“My goal for this is to be a really good, solid neighborhood restaurant,” Schmidt says. He offers a variety of weekly specials for his patrons to enjoy after a day at work. On Wednesdays, it’s curry and pint night, followed by happy hour from 3:00 p.m. to 6:00 p.m. Tuesday through Thursday and half-priced oysters on Sundays.
Despite the difficulties of opening a new restaurant, Schmidt is confident in his staff and his menu. “We’ve got all the right elements, but it’s still a roll of the dice,” he says.
RESTAURANT IN REVIEW:
By Sara Benner
I’m no Anglophile, but there’s something just amazing about a well done English-style brunch. After reading Becca’s profile about The Blackbird & Henry, a new English-Texan restaurant, I just had to go see what all the fuss was about.
The atmosphere of The Blackbird & Henry in the morning is calm. Bright with natural light from its floor-to ceiling-windows and warm with wooden touches throughout its white, tiled restaurant space. But once I saw the menu, my heart sank a little. Chicken schnitzel, fried quail with grits and pain perdu (AKA french toast). It all sounded amazing, and I’m willing to bet it was, but as someone with food allergies, at first it seemed like I would be having “just a mimosa, thank you.”
Fortunately, the wait staff at The Blackbird & Henry is the bomb. After I explained what my needs were, they took the time to talk with the back of the house and provide me with several solutions, but by far the most appealing to me that morning was their hot smoked salmon and egg bruschetta, but substituting their house made sourdough bread (weeps) for home fries.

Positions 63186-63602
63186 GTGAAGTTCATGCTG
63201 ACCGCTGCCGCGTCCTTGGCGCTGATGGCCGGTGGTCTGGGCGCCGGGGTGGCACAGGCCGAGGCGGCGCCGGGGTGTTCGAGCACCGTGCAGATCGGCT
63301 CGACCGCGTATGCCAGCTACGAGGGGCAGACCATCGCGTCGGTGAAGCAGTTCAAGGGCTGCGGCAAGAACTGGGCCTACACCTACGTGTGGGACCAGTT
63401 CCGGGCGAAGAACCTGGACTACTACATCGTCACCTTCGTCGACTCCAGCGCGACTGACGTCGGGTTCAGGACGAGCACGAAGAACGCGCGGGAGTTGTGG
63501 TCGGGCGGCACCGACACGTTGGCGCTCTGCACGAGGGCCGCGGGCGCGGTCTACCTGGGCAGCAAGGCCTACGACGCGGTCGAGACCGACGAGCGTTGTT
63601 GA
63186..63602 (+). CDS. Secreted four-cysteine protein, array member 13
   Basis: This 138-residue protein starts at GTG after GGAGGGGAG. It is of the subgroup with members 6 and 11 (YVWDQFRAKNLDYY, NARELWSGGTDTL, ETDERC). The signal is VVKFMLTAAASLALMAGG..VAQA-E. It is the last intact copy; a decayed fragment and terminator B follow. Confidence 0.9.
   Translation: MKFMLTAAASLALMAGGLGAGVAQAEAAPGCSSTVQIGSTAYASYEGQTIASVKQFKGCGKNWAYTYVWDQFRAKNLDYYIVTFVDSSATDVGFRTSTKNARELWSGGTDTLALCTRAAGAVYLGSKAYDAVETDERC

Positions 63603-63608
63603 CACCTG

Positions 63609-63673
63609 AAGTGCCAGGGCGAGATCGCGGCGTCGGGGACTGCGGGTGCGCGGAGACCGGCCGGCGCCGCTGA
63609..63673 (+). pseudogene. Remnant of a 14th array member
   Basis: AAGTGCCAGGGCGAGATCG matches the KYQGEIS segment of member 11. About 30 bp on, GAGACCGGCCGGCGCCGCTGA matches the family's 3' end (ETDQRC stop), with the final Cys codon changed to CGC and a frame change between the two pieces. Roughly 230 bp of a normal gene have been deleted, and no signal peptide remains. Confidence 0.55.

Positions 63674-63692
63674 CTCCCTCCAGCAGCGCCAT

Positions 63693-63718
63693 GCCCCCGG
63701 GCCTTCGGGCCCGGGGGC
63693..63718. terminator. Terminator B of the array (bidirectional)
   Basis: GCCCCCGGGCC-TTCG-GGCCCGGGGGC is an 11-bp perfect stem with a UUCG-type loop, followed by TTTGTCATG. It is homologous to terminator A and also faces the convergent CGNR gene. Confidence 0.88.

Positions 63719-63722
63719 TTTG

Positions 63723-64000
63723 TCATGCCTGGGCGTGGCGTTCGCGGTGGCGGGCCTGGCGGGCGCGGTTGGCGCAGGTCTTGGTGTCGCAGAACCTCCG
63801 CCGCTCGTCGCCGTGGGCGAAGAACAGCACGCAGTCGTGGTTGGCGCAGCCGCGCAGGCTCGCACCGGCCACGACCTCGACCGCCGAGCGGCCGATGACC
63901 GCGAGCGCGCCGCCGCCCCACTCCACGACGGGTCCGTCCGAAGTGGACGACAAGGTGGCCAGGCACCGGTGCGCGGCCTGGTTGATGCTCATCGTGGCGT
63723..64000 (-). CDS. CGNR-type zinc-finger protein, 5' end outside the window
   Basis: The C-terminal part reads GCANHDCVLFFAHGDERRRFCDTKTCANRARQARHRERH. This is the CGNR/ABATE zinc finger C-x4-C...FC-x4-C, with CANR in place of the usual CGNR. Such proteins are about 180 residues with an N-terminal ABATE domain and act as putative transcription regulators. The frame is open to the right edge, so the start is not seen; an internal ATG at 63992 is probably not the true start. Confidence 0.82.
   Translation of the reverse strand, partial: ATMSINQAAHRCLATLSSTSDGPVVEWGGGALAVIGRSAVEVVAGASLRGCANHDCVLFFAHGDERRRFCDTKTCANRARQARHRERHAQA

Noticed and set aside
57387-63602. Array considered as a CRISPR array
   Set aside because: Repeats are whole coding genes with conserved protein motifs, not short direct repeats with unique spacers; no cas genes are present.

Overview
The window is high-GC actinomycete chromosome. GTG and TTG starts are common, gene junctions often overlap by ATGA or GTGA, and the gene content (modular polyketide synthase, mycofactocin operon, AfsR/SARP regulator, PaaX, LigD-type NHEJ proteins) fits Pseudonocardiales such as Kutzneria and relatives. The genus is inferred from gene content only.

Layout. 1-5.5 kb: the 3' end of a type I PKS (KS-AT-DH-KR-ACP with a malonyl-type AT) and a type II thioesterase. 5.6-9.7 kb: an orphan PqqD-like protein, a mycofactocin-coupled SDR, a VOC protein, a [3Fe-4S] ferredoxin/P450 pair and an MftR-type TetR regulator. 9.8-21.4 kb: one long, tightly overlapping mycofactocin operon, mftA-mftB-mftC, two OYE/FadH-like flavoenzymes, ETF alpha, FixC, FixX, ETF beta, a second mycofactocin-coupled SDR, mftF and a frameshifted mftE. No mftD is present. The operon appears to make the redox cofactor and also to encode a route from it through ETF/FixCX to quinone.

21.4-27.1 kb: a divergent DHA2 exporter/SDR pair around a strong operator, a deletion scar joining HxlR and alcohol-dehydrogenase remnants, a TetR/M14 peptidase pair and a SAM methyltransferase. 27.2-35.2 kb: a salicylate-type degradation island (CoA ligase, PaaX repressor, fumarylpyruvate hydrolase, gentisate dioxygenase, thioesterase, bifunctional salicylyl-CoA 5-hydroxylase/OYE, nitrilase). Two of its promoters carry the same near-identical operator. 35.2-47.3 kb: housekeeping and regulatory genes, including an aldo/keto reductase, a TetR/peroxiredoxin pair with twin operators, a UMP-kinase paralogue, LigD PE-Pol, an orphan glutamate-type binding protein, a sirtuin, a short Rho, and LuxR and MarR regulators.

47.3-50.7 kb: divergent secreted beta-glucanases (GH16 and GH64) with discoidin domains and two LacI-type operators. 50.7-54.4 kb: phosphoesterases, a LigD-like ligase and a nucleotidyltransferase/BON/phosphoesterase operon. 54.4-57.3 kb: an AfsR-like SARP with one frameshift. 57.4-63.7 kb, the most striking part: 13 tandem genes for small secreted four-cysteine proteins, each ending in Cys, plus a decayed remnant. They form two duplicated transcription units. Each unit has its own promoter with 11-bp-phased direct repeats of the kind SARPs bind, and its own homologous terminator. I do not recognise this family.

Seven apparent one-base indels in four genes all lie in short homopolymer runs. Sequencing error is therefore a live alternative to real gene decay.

While some — my dining companion/boyfriend— in particular, may think it took a few minutes too long to get the food on the table after our order was placed, I believe brunch, especially when the house isn’t too busy, shouldn’t be a rushed affair.
When my specially catered plate arrived, I cursed myself under my breath for forgetting my iPhone at home. The food was gorgeous and would have been one of the highlights of my Instagram career. The swirled eggs were punctuated by warm pink salmon and crème fraiche, with an X-marks-the-spot arrangement of slender asparagus and a sprinkling of chives. To the right of the gentle hill of soft scrambled eggs (whisked by angels, I’m almost positive of it) was a right pretty pile of golden fried home fries in a uniform small dice. Kudos on the knife skills.
Though the portions were maybe a few more bites than I could muster, I was determined to take every bite of it home with me. My dining companion was less impressed with his Blackbird Burger, a chickpea veggie burger with mushrooms and cheddar, because he was expecting it to be more like falafel.
However, his crispy fries and mysterious “ketchup” are worth mention. I couldn’t quite figure out what was in it, but it tasted like what would happen if a tomato and some horseradish got together for a little bump and grind.
Maybe it’s better off that I left the phone at home…